This model created inequality and has been prone to boom and bust. When trouble came, the recommended austerity measures can actually be counterproductive. Together, that means neoliberalism often fails on its own terms: “the increase in inequality engendered by financial openness and austerity might itself undercut growth, the very thing that the neoliberal agenda is intent on boosting.”

For years opponents of neoliberalism have been calling attention to inequality, arguing that growth without fairer distribution is hardly progress. And here the authors from the IMF’s research team finally recognising that inequality “hurts the level and sustainability of growth. Even if growth is the sole or main purpose of the neoliberal agenda, advocates of that agenda still need to pay attention to the distributional effects.­”

Indeed.

As always, that doesn’t mean that globalization has been a bad thing, or that we need to turn out backs on free markets and return to some imagined previous age. What these realities should alert us to is the dangers of ideological policy-making, of academic arrogance, of the idea that ‘there is no alternative’.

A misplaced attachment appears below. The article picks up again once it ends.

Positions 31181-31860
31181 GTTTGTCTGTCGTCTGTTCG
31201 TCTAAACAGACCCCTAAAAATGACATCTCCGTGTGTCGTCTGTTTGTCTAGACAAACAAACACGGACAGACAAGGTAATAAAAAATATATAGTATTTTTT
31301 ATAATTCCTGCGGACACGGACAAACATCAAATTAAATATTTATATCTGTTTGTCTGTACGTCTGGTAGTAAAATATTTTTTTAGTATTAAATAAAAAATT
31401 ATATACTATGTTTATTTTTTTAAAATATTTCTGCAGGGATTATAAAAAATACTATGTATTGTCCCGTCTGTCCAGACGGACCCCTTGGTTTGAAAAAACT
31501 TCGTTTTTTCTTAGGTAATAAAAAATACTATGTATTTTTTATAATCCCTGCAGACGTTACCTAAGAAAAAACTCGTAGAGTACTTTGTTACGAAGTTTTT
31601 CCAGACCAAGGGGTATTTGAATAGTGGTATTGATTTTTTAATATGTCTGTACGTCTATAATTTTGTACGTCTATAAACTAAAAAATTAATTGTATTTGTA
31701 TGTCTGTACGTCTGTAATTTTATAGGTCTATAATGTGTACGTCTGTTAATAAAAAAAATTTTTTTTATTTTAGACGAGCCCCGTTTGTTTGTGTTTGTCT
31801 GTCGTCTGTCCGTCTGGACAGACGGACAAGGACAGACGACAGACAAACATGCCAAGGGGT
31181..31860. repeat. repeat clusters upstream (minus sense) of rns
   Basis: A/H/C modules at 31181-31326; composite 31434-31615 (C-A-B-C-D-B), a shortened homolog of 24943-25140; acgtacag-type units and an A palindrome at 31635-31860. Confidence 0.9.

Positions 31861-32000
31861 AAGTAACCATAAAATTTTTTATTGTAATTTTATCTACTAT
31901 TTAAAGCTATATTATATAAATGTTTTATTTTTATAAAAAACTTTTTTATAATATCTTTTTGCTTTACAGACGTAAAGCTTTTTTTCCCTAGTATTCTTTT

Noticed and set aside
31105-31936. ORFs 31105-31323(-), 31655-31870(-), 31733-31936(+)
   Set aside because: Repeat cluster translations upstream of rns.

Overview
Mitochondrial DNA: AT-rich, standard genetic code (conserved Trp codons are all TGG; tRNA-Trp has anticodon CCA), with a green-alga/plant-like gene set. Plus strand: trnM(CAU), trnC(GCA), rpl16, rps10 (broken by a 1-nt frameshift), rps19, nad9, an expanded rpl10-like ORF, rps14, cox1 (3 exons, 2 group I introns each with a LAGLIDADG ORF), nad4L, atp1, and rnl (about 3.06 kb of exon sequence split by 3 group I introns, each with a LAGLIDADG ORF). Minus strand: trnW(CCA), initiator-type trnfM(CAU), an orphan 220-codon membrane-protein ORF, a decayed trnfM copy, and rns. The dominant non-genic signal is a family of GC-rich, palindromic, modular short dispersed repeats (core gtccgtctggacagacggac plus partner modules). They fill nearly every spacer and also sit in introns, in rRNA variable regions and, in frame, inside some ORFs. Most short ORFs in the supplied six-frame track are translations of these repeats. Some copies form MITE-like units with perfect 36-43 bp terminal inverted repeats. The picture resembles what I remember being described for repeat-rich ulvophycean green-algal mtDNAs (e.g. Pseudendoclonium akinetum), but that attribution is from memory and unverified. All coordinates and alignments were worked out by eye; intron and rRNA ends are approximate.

There must always be room for debate, for compromise and common ground. If our politics was more cooperative rather than competitive, we’d find this came naturally and there would be less talk of winners and losers. There needs to be more room for humility and grace in politics.

Think of the successes of neoliberalism in opening up the world and accelerating development. And now think of how much more good the Washington institutions could have done if they were able to hear criticism and adapt. What are we missing today because of ideological blindness?

7 comments

  1. Neoliberalism has got laissez-faire economics a bad name, unjustly so. NL is a travesty of laissez-faire. It is like a Monopoly game were all the squares are “owned”. At that stage, a newcomer has no chance and will only survive a few rounds of the board.

    Unfortunately, the wrong conclusion has always been drawn.

  2. The IMF has been gradually finessing it’s policies on neoliberalism for a while. It has been more flexible on monetary controls since the Asian crash 20 years ago and it has been the main player calling for debt relief for Greece, against the EU’s demands that every pfennig is repayed, as they see the need for the Greek economy to recover and that Austerity only takes you so far without reform.